Raissa Laurel: Bar exam blast was a test of faith

By Caroline J. Howard, ANC

Posted at Nov 02 2010 02:31 PM | Updated as of Nov 08 2010 09:43 PM

MANILA, Philippines - Raissa Laurel is a picture of optimism. 
   
Just a little over a month since a blast marred celebrations following the last day of Bar exams in Manila, she is a picture of confidence, smiling cheerfully in her wheelchair, seemingly unaffected by the tragedy that has claimed both her legs. 
   
On September 26, Raissa was among those hurt as an explosion marred celebrations following the last day of the Bar exams in Manila. 
   
Speaking in her first live interview on ANC's "The Rundown" Monday night, Raissa says it was faith that saw her through that fateful day. 
   
"God helped me get through everything.  At first, it was hard. Right after the blast, I saw my feet. I knew I couldn't walk anymore. It was that bad.  My feet were mangled.  But God made it easier for me to accept it," Raissa recalls.

Bar exams blast survivor Raissa Laurel getting ready 2 guest on ANC THE RUNDOWN

In those crucial hours, Raissa, a choir member at the Victory Ortigas Youth Service, says she turned to song-- the highest form of prayer.
   
"On my way to the hospital, I was singing praise songs in my mind. But I was in pain. In the emergency room, there was a point there was a light, parang malapit na (I thought I was at death's door).  I just prayed and I told God, God save my life," Raissa says.
   
"I know it sounds weird but I know God has a purpose why this happened. He won't give a trial if one can't overcome it. My faith was tested, God helped me get through everything."
   
On hindsight, Raissa says, she had some regrets about that day.
   
"I thought maybe I shouldn't have gone there or should've left earlier.  But now, I think I still have a purpose in life, that's why I'm still alive. I know God chose me."
   
"We have to be positive in life. When you're facing trials, don't take it negatively. Just accept it and have faith in God that everything will be okay, life has lots to offer."

Pursuing law

Today, more than ever, Raissa is determined to pursue her dream of becoming a lawyer.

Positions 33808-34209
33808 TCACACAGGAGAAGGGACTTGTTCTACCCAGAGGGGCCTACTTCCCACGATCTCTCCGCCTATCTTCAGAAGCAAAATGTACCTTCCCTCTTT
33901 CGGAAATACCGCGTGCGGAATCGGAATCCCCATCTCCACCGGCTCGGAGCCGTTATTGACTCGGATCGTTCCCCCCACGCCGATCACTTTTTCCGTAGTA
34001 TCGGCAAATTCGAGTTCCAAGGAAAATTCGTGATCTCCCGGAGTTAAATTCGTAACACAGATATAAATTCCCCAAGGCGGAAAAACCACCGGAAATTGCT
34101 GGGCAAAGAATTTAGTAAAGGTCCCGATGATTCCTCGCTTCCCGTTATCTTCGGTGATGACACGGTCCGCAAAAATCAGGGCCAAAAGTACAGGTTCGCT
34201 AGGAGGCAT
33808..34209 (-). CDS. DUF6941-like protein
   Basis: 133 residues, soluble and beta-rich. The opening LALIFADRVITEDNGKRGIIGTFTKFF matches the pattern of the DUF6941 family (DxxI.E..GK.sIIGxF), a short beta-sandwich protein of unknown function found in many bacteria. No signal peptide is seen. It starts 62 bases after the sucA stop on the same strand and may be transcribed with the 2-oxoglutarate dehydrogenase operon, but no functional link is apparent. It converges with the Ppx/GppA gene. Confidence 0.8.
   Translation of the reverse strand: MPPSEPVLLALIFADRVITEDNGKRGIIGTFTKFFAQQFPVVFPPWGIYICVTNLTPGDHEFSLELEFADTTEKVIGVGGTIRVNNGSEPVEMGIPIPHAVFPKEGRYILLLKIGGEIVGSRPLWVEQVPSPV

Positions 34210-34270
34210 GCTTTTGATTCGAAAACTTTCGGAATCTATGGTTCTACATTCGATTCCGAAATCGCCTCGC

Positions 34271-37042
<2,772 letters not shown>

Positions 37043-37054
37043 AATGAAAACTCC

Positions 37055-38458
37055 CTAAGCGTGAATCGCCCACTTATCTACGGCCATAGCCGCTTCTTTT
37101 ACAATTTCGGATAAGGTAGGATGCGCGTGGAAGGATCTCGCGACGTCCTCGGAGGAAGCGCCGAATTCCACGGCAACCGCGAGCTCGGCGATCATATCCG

"I plan to go back to school in November, second semester.  I'll take three to four subjects, have a light load meantime. We have an elevator.  For two months, I'll go to school using a wheelchair," Raissa says.  Although she plans to take her time for now, she says she will decide on her area of preference on her fourth year of law school.
   
For Raissa, law school had always been a personal choice.  She was the first in the family to take up law studies. But at one point in her third year in college, Raissa says she nearly gave up on her plans, but the dream prevailed .
   
"After college, there was something missing," Raissa recalls, saying as an average student, she just gave it her best.

"Law is a passion for me.  You have to have the heart. My professors told us it's like a jealous mistress," she says with a laugh.  "But you have to focus.  You can't have other activities. You devote time to reading. If you're passionate, you pursue law but if you're having doubts, maybe think about it first. It's really a commitment. Parang engaged, seryoso talaga."

No rancor

Raissa says he holds no rancor for the perpetrator of the Bar exams blast.
   
"We don't want to have heavy heart. I don't know what his motive is, why he did that. If god can forgive, why shouldn't I? I'm not mad at all. If you're angry, you cannot go on with your life."
   
Raissa even turns to humor, when asked what she would say if she ever came face to face with the person responsible for the blast.
   
"Kuya, bakit naman dun sa side namin?" she says with a laugh.    
   

Bar exams blast survivor Raissa Laurel with her ANC jacket after guesting on "The Rundown"

Raissa is grateful for the support of her family and friends, as well as her sorority sisters who've paid her visits and supported her emotionally and financially, and her boyfriend who has remained by her side despite the incident.
   
If anything has changed for the 23-year-old law student, it would be the fact that she has become an instant celebrity, an object of public adulation.  But, she admits, she is overwhelmed by the admiration.
   
"I'm overwhelmed by the support of family, friends even of people I don't know. I went to the mall last week, people started approaching me. I'm not used to it but I guess, that's part of my life now, I will have to adjust," Raissa says with amusement.
   
Twitter users have praised her fighting spirit and called her an inspiration.
   
Today, she says she has 3,000 followers on social networking site Twitter, and strangers are asking her to add them up as Facebook friends.
   
"It's a big a responsibility that people look up to me.  People say I'm an example to the youth.  I have to live up to their expectations. I have to set an example."
   
To those like her who have gone through a test of faith or seemingly insurmountable challenges, she offers words of encouragement.
   
"When you're facing trial, ask help from God.  Just keep you faith strong."
   
Today, while Raissa has lost her legs, she has her effervescent spirit in full store, inspiring others to live with faith in the promise of a better life.